As a hormonal and tone-deaf teen I went to see Megadeth live. Despite my unfathomable love for speed metal with Sylvester the Cat-style vocals, their support act Pantera stole the show. I could only pity Megadeth for having to follow Pantera's aural sledgehammer of a performance and I feel the exact same kind of pity for Deus Ex: Invisible War - for it had the unfortunate task of following up a game that would come to be seen as a classic at a time when the technology or budget couldn't match the team's vision.
By now you've probably read or heard all about the first Deus Ex countless times in the build up to the release of Human Revolution. How it's a masterpiece, how it changed gaming, how Human Revolution has a massive legacy to live up and how Eidos Montreal's game better not be another Invisible War.
These days it seems that no one has anything good to say about the black sheep of the Deus Ex family. The mention of its name brings back old wounds for those who worked on it. Human Revolution's developers talked of the 2003 sequel as "a cautionary tale", a what-not-to-do lesson for their reboot of the franchise. Every mention of it on discussion forum involves sage nodding of heads and plenty of backslapping chat about just how dreadfully disappointing it was.
And they're right. I'm not going to argue that Invisible War is a better game than Deus Ex. That kind of talk would only end with me being carted off in a straitjacket. But despite its many mistakes, Invisible War is nowhere near as bad as its reputation suggests. In fact, in a few ways it's actually better than the original (and now I think might be the time to install that flame-retardant biomod).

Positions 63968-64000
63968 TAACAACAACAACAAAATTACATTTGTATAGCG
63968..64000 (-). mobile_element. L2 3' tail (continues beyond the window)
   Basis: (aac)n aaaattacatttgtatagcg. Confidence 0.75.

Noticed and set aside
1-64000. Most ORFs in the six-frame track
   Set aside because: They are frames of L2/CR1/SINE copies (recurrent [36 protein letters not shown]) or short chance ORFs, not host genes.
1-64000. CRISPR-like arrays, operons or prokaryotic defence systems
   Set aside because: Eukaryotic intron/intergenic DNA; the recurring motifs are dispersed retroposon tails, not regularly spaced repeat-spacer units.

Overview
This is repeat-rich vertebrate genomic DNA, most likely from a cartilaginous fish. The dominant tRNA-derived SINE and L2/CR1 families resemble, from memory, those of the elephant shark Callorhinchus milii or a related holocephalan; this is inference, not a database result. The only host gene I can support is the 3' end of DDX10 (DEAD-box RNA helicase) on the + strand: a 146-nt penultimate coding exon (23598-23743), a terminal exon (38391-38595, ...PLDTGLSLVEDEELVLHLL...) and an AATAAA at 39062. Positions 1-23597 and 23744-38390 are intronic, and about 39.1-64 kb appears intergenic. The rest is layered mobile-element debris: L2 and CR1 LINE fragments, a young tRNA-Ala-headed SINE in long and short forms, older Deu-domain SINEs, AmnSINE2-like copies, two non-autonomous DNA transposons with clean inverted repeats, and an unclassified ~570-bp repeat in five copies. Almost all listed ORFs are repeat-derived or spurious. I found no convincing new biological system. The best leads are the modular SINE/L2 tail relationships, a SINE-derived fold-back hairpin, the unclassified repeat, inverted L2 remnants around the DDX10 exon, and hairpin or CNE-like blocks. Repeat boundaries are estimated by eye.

For a start it's a better shooter than Deus Ex. For a series that prides itself on player agency the tricky gun play of the first game nudged people towards creeping around rather than allowing them to choose between being a sneak or acting like RoboCop.
Then there's the universal ammo concept. No more messing around rearranging ammo in your inventory like an obsessive compulsive - just one clip to rule them all.
Sure the execution wasn't spot on as nothing told you how much ammo each weapon would drain, but the basic concept certainly didn't do Mass Effect 2 any harm. There were also some great biomods like the nanobot spy drone that you could use to scout an area before piloting it up a military bot's rear end and letting it dissipate in an EMP blast.
That said, for every decent addition Invisible War screwed up somewhere else. It reduced hacking to waiting for a bar to fill up. Even worse, it then rubbed that in by robbing us of the joy of playing a nosy parker who gets their kicks from reading emails that provide tiny insights into life as a bored office worker from the future. The scale of the areas in the game is another bugbear, each seemingly squashed down to the size of a bedsit to help Invisible War to fit on the Xbox.
But some of the other criticisms levelled at the game are really questions of design preferences, like the controversial decision to remove the mixing and matching of the skills and augmentations that let you mould a JC Denton of your own design in the original. Instead of this freedom, Invisible War gives you a miserly five biomod slots to fill.